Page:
The evidence put forward by Congress and the Department of Justice fails to meet that standard.
The Gross Seed case, for example, has revealed that the main document cited by Congress in renewing the DBE program in 1998 was a compilation of discrimination claims hurriedly assembled by a single individual, a Justice Department paralegal. Neither the paralegal nor his supervisors checked the accuracy of any of the material.
Moreover, in an age-discrimination case last year, the Supreme Court specifically stated that "isolated sentences clipped from floor debates and legislative reports" had provided insufficient justification for congressional action. The claims in the Justice Department report on the DBE program are precisely of that nature -- a mere compilation of "hearsay upon hearsay," as one legal brief correctly put it.
This isn't to say that discrimination is nonexistent in highway contracting or that government should always refuse to institute race-based measures. The point, rather, is that race-conscious actions by the federal government have to meet a specific legal standard, and the DBE program fails to do so.
The federal government's justification for the program was further undermined in June, with the release of a report by the General Accounting Office. Congress had directed the GAO to prepare the report in hopes it would demonstrate the need for such a race-conscious initiative. But when the GAO reported back, it described a widespread lack of information concerning race and highway contracting.
About two-thirds of states and transit authorities surveyed, for example, said they have not saved information on the personal net worth of the individuals who own and control DBEs, one of the fundamental points of information required by federal regulations.
The GAO report punctured congressional hopes on another score, raising doubts about the scientific accuracy of "disparity studies" of alleged discrimination that federal officials frequently cite as justification for the DBE program.
Companies such as Gross Seed and Adarand also raise a legitimate point when they ask for a documented record of discriminatory actions in specific states. According to the GAO, 81 percent of the states and transit authorities it surveyed reported that they did not receive any written complaints of discrimination filed by DBEs during 1999-2000. In the Gross Seed case, the Nebraska Department of Roads said it could not identify any state highway contracting procedure in the previous six years that had discriminated against Nebraska DBEs.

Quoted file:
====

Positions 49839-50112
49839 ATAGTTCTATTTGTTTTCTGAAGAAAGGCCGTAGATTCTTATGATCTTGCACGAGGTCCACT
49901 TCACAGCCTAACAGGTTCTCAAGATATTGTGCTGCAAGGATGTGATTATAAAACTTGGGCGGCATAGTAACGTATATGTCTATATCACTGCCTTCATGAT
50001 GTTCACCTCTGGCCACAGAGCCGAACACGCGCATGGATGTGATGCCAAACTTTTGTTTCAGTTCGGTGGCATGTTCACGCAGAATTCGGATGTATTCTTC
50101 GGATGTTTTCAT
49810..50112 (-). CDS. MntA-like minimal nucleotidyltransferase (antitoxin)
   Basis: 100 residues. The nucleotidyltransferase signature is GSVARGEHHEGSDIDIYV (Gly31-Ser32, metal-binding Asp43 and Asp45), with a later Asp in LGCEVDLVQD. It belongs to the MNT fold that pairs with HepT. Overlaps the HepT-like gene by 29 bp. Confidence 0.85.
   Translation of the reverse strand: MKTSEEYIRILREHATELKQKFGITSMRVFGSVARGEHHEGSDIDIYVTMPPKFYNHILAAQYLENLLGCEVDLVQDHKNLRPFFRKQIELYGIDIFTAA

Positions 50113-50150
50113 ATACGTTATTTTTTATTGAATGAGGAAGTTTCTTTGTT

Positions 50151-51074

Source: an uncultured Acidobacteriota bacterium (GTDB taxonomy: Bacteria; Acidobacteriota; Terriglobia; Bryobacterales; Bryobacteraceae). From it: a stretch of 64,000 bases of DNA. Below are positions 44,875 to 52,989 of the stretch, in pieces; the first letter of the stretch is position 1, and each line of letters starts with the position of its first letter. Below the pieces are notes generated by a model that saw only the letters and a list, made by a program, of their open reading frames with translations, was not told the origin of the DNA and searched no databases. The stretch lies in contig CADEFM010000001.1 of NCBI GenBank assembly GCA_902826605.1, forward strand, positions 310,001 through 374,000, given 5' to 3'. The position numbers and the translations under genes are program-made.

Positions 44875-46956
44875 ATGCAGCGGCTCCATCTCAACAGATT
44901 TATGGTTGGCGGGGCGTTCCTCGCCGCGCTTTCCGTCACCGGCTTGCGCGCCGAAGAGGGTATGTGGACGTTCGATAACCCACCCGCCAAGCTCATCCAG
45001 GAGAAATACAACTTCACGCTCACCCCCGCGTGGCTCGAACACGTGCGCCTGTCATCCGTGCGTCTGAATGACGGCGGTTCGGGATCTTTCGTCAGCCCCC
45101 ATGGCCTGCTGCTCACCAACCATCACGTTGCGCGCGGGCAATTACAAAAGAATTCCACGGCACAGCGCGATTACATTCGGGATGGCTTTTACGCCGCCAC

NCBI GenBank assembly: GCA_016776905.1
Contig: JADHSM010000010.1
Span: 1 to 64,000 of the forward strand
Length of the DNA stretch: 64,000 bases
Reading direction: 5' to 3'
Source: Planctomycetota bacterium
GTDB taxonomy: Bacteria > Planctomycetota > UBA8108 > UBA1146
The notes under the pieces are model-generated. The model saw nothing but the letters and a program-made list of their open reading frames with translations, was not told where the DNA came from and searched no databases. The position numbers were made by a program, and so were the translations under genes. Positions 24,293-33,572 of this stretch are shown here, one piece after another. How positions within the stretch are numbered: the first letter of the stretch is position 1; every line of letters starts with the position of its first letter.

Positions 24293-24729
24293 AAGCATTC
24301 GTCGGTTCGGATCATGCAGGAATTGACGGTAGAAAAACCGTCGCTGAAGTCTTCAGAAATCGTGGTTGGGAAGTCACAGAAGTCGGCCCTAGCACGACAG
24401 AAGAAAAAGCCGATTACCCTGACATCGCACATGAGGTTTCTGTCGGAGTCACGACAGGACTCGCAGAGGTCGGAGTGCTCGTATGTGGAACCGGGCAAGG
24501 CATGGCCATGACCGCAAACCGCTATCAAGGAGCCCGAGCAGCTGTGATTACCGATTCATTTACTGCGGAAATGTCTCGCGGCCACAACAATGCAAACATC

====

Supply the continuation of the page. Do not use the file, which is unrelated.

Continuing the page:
The Justice Department misleadingly claims that the program limits "disadvantaged business enterprise" status "to those who certify that they are victims of discrimination in a notarized document." In reality, companies submit a notarized document merely verifying that they belong to one of the federally designated categories that are said to be broadly discriminated against: women and certain ethnic/racial groups. The Nebraska Department of Roads has acknowledged this legal "presumption" in a court document in the Gross Seed case. These facts go far to undermine the claim by federal officials that the program is "race-neutral."
Nebraska officials have not acted in bad faith in trying to implement the DBE program. Rather, the fault lies in Washington, where lawmakers have paid too little attention to the legal requirements for race-conscious laws.
As a result, the DBE program rests on an extremely shaky legal foundation. Policy-makers need to come around to recognizing that fact. So should the courts.
A useful overview of the case is available here at Findlaw. Some of the legal briefs filed in the Gross Seed case are available here.
I took a swipe this week at a left-leaning advocacy group name for its self-important name, the Kentucky Alliance Against Racism and Political Repression.
Of course, poking fun at the names of advocacy groups, regardless of ideology, is easy to do. Just this morning, I received an e-mail from an organization whose agenda I generally endorse; the group advocates the safeguarding of U.S. sovereignty over its tax policy.